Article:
“Summon up Remembrance” is the story of Ali-Kuli Khan, told by his daughter, Marzieh Gail:
Among the prominent Baha’i teachers of that day was Mirza Asadu’llah of Isfahan. He was a brother-in-law of the Master Himself, married to Munirih Khanum’s sister, and lived in ‘Akka with his wife and children. Khan had often met him as he traveled and taught in Persia. Around 1898, on the teacher’s last visit, Khan had attended meetings in Tehran where he spoke.
Khan had also learned from a confidential source that during this visit Mirza Asadu’llah had been entrusted with a secret mission by ‘Abdu’l-Baha. This assigned task was to meet with certain Persian Baha’is and receive from them a box containing the holy remains of the Bab, carefully hidden ever since His body and that of His companion, crushed by the bullets into a single mass, had been cast out Onto the edge of the moat at Tabriz on the day of the martyrdom (July 9, 1850) and removed by the faithful in the middle of the second night. To protect the sacred dust from the ever-watchful mullas of Shiah Islam, the remains had been concealed in one place after another: here in a private home, there in a shrine, finally in and near the capital, until 1899. Let alone the mullas, the believers themselves were also a danger to the holy remains, because they were irresistibly drawn in great crowds to whatever spot was rumored to be the hiding place.
When Mirza Asadu’llah, together with his son Aminu’llah, later known as Dr Farid, was on his way back from Persia and, still obligated to exercise the greatest precaution, had stopped in Beirut, he called in six other believers, so that there would be eight with himself and his son, and had a group photograph taken, together with the sacred box. Beneath the group he wrote this verse from the Qur’an: ‘…on that day eight shall bear up the throne of thy Lord.’ This photograph Mirza Asadu’llah showed about everywhere, and the believers rewarded him with funds.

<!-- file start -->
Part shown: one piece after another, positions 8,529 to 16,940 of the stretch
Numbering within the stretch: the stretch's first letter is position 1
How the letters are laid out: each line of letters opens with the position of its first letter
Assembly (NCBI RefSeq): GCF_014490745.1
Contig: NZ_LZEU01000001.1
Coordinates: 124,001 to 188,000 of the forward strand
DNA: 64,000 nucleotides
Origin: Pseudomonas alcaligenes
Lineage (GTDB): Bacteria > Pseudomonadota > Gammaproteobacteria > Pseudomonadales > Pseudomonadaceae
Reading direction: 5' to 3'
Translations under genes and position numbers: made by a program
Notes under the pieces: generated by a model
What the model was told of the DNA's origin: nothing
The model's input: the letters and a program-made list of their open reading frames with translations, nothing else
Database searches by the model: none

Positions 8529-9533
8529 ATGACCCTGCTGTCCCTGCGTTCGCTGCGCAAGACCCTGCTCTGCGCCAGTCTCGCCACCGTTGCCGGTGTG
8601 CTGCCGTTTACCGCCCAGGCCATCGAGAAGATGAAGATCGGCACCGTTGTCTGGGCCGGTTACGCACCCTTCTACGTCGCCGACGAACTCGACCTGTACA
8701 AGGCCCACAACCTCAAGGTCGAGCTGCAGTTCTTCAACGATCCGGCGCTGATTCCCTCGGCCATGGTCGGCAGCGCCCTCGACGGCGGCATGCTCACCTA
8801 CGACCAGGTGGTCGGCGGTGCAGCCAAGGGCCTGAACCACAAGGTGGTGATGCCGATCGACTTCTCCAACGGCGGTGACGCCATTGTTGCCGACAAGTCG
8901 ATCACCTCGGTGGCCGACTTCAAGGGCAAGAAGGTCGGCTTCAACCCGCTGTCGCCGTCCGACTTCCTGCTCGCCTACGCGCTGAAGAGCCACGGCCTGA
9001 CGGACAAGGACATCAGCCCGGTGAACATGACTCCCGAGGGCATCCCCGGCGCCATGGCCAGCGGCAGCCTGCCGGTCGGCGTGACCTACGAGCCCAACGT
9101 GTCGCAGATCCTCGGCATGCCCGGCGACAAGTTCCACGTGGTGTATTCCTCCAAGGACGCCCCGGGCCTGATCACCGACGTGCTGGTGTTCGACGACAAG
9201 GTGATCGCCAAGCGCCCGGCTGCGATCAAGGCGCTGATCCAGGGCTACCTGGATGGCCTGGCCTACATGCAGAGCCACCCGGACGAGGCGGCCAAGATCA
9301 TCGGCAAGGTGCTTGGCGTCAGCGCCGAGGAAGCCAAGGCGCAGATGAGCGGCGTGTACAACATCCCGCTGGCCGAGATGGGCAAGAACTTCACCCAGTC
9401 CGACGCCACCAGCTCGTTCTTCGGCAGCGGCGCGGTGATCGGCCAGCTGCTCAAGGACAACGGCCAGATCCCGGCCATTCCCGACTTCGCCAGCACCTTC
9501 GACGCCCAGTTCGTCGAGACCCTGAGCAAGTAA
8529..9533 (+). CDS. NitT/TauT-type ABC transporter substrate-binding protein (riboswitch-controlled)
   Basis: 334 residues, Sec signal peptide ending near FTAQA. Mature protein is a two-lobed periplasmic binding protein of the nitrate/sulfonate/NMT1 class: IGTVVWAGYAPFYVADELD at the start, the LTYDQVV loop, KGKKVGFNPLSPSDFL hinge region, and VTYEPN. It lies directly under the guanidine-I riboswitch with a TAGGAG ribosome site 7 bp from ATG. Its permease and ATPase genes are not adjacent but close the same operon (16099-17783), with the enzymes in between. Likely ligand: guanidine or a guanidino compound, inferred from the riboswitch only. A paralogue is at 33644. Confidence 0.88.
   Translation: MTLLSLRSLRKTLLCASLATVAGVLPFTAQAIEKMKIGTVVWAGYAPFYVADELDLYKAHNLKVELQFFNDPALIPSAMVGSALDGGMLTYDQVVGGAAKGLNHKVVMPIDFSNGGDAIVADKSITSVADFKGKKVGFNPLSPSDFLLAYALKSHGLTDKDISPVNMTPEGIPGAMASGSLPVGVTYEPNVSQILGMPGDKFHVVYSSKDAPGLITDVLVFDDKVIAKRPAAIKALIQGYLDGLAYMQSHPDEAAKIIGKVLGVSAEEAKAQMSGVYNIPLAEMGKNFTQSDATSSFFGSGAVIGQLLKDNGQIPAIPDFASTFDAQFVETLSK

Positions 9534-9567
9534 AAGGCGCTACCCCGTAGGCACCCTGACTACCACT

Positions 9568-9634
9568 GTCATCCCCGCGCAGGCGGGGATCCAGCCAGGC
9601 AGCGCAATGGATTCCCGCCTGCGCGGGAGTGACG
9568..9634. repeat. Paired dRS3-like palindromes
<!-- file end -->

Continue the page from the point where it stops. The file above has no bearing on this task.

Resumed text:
That very year, however, ‘Abdu’l-Baha had, in a Tablet, interpreted this verse, from the Surih of ‘the Inevitable’. The Master’s words were to this effect: that the throne is the temple or body of the Manifestation of God, and that the Manifestation is symbolized by the number one. And according to the abjad reckoning—the numerical value of the component letters, used everywhere by Persian and Arabic scholars—’Baha”is eight plus one. (‘B’ in the abjad is two, the short vowel is not written in, the ‘h’ is five, the long vowel is one, and the symbol called a hamza, represented by the apostrophe, is also one.) The verse thus means: on that day Baha will bear up the throne (the body) of thy Lord. On that day eight will bear up one.
Khan had already studied this Tablet when he was back in Persia. He was therefore amazed to see Mirza Asadu’llah’s fabricated fulfillment of the verse, a statement entirely other than that revealed by the Interpreter appointed by Baha’u’llah. There were the eight of them, standing behind the coffin containing the Throne—body—of the Bab, as self-created fulfillers of the prophecy. And furthermore, this act of his violated the requirement for extreme secrecy on the mission.
From that day on, Khan became suspicious of the renowned Mirza Asadu’llah.
One day when no one else was by, he mentioned this to ‘Abdu’l-Baha and would have gone further into his doubts of the Mirza’s loyalty. But the Master stopped him.
‘No, no!’ He said, smiling. ‘Mirza Asadu’llah is a philosopher, a metaphysician! No, this is not the time to say anything further about him!’.